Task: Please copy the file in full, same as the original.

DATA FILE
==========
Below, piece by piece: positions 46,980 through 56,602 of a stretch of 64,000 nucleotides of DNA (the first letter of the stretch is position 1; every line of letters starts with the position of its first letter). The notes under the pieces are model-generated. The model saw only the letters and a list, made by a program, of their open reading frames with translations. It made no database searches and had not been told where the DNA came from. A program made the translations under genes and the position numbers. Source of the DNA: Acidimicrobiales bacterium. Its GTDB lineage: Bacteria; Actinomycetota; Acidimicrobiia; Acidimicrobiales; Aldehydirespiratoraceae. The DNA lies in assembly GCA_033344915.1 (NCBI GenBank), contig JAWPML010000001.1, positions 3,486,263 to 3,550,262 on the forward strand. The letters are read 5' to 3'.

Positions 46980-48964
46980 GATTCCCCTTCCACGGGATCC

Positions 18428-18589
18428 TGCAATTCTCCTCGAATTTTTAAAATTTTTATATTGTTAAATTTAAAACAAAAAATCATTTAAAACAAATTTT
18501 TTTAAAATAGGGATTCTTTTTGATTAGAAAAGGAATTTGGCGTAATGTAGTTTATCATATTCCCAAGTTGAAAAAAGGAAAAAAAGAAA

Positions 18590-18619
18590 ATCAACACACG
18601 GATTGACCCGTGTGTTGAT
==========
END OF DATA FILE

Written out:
Below, piece by piece: positions 46,980 through 56,602 of a stretch of 64,000 nucleotides of DNA (the first letter of the stretch is position 1; every line of letters starts with the position of its first letter). The notes under the pieces are model-generated. The model saw only the letters and a list, made by a program, of their open reading frames with translations. It made no database searches and had not been told where the DNA came from. A program made the translations under genes and the position numbers. Source of the DNA: Acidimicrobiales bacterium. Its GTDB lineage: Bacteria; Actinomycetota; Acidimicrobiia; Acidimicrobiales; Aldehydirespiratoraceae. The DNA lies in assembly GCA_033344915.1 (NCBI GenBank), contig JAWPML010000001.1, positions 3,486,263 to 3,550,262 on the forward strand. The letters are read 5' to 3'.

Positions 46980-48964
46980 GATTCCCCTTCCACGGGATCC

Positions 18428-18589
18428 TGCAATTCTCCTCGAATTTTTAAAATTTTTATATTGTTAAATTTAAAACAAAAAATCATTTAAAACAAATTTT
18501 TTTAAAATAGGGATTCTTTTTGATTAGAAAAGGAATTTGGCGTAATGTAGTTTATCATATTCCCAAGTTGAAAAAAGGAAAAAAAGAAA

Positions 18590-18619
18590 ATCAACACACG
18601 GATTGACCCGTGTGTTGAT